Hot Air Balloon Accident Leads to Calls For More Regulation of Tour Companies

The fatal crash of a hot air balloon in Texas has raised questions about the lack of strict regulation on the industry, as evidence suggests the company and pilot may have had a history of issues that should have raised safety concerns. 

The hot air balloon accident occurred on Saturday near Lockhart, Texas, killing all 16 people onboard. It is considered the worst lighter-than-air vehicle crash since the infamous Hindenburg disaster in 1937, which killed 35 of the 97 crew and passengers.

Preliminary reports on the crash indicate that the balloon, owned and operated by Heart of Texas Balloon Rides, struck power lines. the National Transportation Safety Board (NTSB) is now investigating the hot air balloon accident.

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According to some media reports, the pilot, Alfred “Skip” Nichols, 49, has had four drunken driving convictions between February 1990 and March 2010. However, balloon pilots do not have to undergo a medical check or reveal DUIs to the Federal Aviation Administration (FAA) under current laws.

The NTSB investigation is just beginning, and no reports have been issued, and no blame has been yet placed on the pilot. They also reported that there appeared to be no pre-existing mechanical problems or failures linked to the balloon. However, at a press conference on Monday, NTSB officials urged the FAA to require more oversight of balloon pilots.

It is not the first time the board has asked for tighter hot air balloon regulations. In April 2014, the NTSB send a letter to the FAA (PDF) calling on it to require hot air balloon pilots to have similar requirements as airplane and helicopter pilots, which would require drug testing and letters of authorization.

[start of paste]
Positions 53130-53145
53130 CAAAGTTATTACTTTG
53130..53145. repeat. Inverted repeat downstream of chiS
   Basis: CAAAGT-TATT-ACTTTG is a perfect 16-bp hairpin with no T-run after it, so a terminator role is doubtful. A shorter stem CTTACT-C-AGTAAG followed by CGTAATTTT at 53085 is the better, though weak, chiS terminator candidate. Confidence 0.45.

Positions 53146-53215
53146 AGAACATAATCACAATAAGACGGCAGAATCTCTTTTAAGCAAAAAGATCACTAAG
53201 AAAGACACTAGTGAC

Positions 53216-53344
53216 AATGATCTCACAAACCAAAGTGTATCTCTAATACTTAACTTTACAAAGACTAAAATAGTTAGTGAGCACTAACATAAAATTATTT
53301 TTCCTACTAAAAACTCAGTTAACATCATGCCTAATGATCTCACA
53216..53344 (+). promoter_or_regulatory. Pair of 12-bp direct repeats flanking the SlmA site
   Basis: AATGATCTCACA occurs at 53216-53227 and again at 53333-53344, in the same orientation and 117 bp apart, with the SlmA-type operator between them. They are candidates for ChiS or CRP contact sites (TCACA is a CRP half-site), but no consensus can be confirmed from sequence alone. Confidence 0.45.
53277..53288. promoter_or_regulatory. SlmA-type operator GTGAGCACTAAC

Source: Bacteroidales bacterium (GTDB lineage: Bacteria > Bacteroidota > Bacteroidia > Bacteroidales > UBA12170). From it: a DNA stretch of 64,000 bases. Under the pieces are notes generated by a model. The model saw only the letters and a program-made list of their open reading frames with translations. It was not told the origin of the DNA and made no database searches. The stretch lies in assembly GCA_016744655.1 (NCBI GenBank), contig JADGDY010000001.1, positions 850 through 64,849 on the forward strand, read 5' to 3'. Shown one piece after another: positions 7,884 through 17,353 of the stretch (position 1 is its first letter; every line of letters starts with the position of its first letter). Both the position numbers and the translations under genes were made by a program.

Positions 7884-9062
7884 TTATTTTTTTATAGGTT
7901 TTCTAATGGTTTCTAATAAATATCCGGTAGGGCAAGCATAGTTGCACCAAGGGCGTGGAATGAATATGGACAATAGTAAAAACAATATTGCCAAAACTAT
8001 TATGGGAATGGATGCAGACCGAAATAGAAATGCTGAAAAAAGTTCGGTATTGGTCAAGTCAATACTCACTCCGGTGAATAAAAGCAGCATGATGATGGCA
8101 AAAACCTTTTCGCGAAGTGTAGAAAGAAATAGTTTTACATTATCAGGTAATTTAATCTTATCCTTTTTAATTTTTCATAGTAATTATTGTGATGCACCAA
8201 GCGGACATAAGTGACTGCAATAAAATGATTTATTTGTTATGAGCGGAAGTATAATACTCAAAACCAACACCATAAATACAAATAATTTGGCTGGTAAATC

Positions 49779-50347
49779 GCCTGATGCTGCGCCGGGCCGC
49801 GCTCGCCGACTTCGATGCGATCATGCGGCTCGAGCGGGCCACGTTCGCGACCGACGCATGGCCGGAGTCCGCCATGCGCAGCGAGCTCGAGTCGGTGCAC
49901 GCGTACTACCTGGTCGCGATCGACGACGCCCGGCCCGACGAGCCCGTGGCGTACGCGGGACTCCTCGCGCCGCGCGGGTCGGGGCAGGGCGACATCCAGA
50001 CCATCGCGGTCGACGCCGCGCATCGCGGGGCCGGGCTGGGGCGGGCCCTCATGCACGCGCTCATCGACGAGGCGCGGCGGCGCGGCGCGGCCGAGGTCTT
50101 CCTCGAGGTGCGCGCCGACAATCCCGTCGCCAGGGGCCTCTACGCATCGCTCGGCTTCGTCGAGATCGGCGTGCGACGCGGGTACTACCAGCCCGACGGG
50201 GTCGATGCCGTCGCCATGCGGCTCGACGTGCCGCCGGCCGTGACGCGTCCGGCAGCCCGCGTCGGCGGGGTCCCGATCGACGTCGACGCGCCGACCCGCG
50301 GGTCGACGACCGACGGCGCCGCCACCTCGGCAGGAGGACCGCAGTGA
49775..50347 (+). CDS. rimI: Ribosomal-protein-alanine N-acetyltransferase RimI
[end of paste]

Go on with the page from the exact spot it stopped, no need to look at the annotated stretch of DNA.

At the time, the NTSB expressed concern that the lack of pilot regulations could lead to significant loss of life.

Nichols was imprisoned at least twice for drug and alcohol-related charges, once for a drug conviction in 2000, and in 2010 he was sentenced to seven years in prison for drunk driving, but was freed on parole in January 2012.

On July 31, in a Facebook posting, Heart of Texas Hot Air Balloon Rides announced it was suspending flights.

“It is with extraordinarily heavy hearts that we announce the suspension of operations at Heart of Texas Hot Air Balloon Rides,” the post reads. “The horrific crash near Lockhart, Texas has taken from us our owner and Chief Pilot, Skip Nichols, as well as 15 passengers, all of whom saw what was planned to be a special day turn into an unspeakable tragedy.”

Image Credit: Image via Jeff Schultes /


  • DarrellAugust 5, 2016 at 4:04 am

    I need to hear everyone paid for this unnecessary. There's plenty of blame to go around. Some smart attorneys need to get to work❗️ Ground those balloons until reform is reality.

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